November 17, 2015 1:22 am
Updated: November 17, 2015 9:04 pm

Muslim woman attacked in Toronto, told to ‘go back to your country’: police

WATCH: An attack on a Muslim woman in Toronto is raising concerns about anti-Islamic sentiment in Canada. Jennifer Tryon reports.

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TORONTO — Police are searching for at least two suspects in connection with a hate crime investigation after a Muslim woman was allegedly attacked and robbed while picking up her children from a Toronto school on Monday.

The incident occurred at around 3 p.m. near the Grenoble Public School in the Don Mills Road and Eglinton Avenue East area, police said.

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Toronto police said the men approached the woman called her a “terrorist” and told her to “go back to your country,” adding that the men then tore off her hijab, robbed her of her money and cellphone and punched her.

READ MORE: Anti-Muslim graffiti discovered inside Toronto apartment building

Police said the woman then went to a nearby school asking for help and was transported to hospital. She has since been released.

Supt. Mark Barkley said Monday that the woman was recovering from her injuries and resting as police continue their investigation.

“The full weight of our investigative resources are being put to the test right now,” he said. “We’re investigating, we’re looking at video trying to get the best evidence possible we can to identify who’s responsible for this.”

Barkley said they were trying to determine what the motivation behind the alleged assault and robbery, to determine whether it was an “isolated incident.”

He added that a hate crime investigator would be speaking with the family and police are asking any witnesses to come forward with surveillance video or images of the suspects.

READ MORE: Trudeau condemns mosque fire in Peterborough, Ont.

The brother of the woman, who spoke to Global News under condition of anonymity, said his sister was “very traumatized” after the alleged attack.

“She’s very taken aback, she received multiple shots to her stomach, to her face, we’re worried about her internal situation right now,” he said, adding that she was called a “terrorist” and told to “go back.”

“That’s the school I went to, that’s the school she went to. We were born and raised here, our parents came here 40 years ago, 45 years ago, and we’re not going anywhere.”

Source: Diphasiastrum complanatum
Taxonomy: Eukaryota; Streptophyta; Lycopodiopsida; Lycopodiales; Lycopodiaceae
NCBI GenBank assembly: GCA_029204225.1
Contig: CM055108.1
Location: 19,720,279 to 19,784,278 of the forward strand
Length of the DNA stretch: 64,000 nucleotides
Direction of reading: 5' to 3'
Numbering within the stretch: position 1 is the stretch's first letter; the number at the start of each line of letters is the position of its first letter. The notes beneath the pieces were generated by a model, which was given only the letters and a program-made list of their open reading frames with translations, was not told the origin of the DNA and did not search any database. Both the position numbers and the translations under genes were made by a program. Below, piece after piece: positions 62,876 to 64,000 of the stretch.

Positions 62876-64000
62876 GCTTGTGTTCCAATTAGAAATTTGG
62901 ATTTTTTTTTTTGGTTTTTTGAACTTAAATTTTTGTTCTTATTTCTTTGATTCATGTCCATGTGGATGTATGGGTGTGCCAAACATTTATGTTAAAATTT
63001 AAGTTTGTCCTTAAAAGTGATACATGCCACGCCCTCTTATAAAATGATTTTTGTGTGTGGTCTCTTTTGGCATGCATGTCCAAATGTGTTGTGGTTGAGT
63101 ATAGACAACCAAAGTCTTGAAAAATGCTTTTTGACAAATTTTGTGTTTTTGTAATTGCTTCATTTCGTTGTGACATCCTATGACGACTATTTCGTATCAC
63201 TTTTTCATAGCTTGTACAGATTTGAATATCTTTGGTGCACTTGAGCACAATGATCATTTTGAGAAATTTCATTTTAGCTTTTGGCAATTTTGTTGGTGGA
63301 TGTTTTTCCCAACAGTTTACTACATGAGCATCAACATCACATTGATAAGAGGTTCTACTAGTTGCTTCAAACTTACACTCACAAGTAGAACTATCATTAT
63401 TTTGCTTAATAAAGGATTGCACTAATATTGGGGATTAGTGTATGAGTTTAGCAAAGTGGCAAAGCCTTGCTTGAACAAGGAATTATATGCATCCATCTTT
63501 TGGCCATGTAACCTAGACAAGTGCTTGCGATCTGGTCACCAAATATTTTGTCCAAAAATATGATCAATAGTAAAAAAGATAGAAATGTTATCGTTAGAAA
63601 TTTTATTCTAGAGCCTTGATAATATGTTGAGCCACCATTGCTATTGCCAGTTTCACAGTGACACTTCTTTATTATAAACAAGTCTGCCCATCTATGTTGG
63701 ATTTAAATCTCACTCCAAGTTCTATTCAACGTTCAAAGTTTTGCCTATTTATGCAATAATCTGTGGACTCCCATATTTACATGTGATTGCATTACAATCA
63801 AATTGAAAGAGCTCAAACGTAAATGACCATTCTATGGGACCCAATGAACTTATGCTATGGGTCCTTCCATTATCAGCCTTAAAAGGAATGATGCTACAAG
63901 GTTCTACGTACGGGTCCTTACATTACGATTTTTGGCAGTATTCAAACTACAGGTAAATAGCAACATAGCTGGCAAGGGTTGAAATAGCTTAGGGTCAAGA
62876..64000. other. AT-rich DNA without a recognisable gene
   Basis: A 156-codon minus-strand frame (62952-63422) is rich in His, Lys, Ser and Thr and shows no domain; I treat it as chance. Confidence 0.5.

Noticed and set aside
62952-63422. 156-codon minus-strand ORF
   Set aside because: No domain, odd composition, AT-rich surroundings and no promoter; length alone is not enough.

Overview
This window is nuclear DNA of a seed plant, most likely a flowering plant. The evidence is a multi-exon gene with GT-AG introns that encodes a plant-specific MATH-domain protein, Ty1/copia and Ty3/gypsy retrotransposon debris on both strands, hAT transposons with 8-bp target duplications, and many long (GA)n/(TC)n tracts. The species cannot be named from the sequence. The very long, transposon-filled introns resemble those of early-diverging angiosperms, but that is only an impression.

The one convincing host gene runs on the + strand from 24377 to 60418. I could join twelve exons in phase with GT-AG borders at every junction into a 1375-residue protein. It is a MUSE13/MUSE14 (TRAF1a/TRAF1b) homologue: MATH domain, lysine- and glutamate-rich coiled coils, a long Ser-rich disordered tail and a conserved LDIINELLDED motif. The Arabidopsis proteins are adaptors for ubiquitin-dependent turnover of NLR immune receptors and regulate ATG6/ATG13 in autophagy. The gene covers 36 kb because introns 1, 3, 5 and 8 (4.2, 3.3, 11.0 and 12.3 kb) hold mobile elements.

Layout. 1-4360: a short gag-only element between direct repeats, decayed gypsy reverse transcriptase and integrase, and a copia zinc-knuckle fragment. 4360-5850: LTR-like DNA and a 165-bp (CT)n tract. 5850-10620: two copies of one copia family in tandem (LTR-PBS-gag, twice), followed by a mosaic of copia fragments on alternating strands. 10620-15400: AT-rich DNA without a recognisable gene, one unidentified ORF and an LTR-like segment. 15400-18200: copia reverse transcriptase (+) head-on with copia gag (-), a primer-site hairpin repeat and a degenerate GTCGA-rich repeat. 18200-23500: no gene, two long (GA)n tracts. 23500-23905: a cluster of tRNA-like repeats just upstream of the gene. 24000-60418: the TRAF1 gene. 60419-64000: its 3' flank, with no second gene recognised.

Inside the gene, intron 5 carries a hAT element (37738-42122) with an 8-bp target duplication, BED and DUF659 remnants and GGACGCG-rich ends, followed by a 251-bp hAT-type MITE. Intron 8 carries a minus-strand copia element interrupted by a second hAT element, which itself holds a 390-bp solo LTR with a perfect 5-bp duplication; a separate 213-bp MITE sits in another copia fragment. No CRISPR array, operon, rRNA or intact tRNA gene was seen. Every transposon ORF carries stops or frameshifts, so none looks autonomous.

The woman’s brother said he believed the attack was an isolated incident, but added that the anti-Muslim graffiti discovered inside a Toronto apartment building Monday occurred at his cousin’s residence.

“We are Canadians and we want to uphold Canadian values,” he said, adding that the alleged incidents created anxiety and fear in the neighbourhood.

“It is our collective duty to make sure these fears and these heinous crimes whether it’s here or in Paris or anywhere else does not take place.”

A woman who knows the alleged victim and works at Grenoble Public School said she was in “very bad shape” following the alleged attack.

“She was crying. She was shaking,” said Sahar Badawi.

“It’s a hate crime. When people stop a woman in the street. One grab her scarf and one punch her and start saying bad words about Muslims.”

A parent with children at the school said she was shocked to hear about the incident in the news.

“I feel it’s too bad. It’s not easy,” said Inass Elhassem. “It is a good area. Everybody accepts others. That is unacceptable of course.”

The Toronto District School Board issued a statement Tuesday saying it plans to send a note to parents so they are aware of the attack that took place off school property.

Area resident Joanna Whitney said she was shaken by the assault.

“That makes me want to cry that people react like that,” she said.

“There’s no need for it. We’re supposed to be an inclusive country.”

Mayor John Tory also decried the attack, saying it’s unacceptable in a city built on inclusivity and diversity.

“I know I speak for all Torontonians when I say that this is a random act, this is an unacceptable act that involves stereotyping people who are not responsible  for acts that are going on overseas at all,” he said.

“Here in Toronto we embrace each other, we understand each other, we reach out to each other and we don’t commit these kinds of acts. I trust this will be an isolated act that will not be repeated because it’s just not consistent with our way of life or consistent with the way we think of each other.”

Premier Kathleen Wynne also urged caution to the people of Ontario in the wake of the alleged attack.

“We need to be vigilant in our communities,” she said.

“Whether it be in my home riding in Flemingdon Park, or in Peterborough, or in the province, or the country, not to allow these events to trigger racism and allow that to take hold.”

Anyone with information is asked to contact police or Crime Stoppers.

With files from Steve Morales, Caryn Lieberman and Jennifer Tryon

© 2015 Shaw Media

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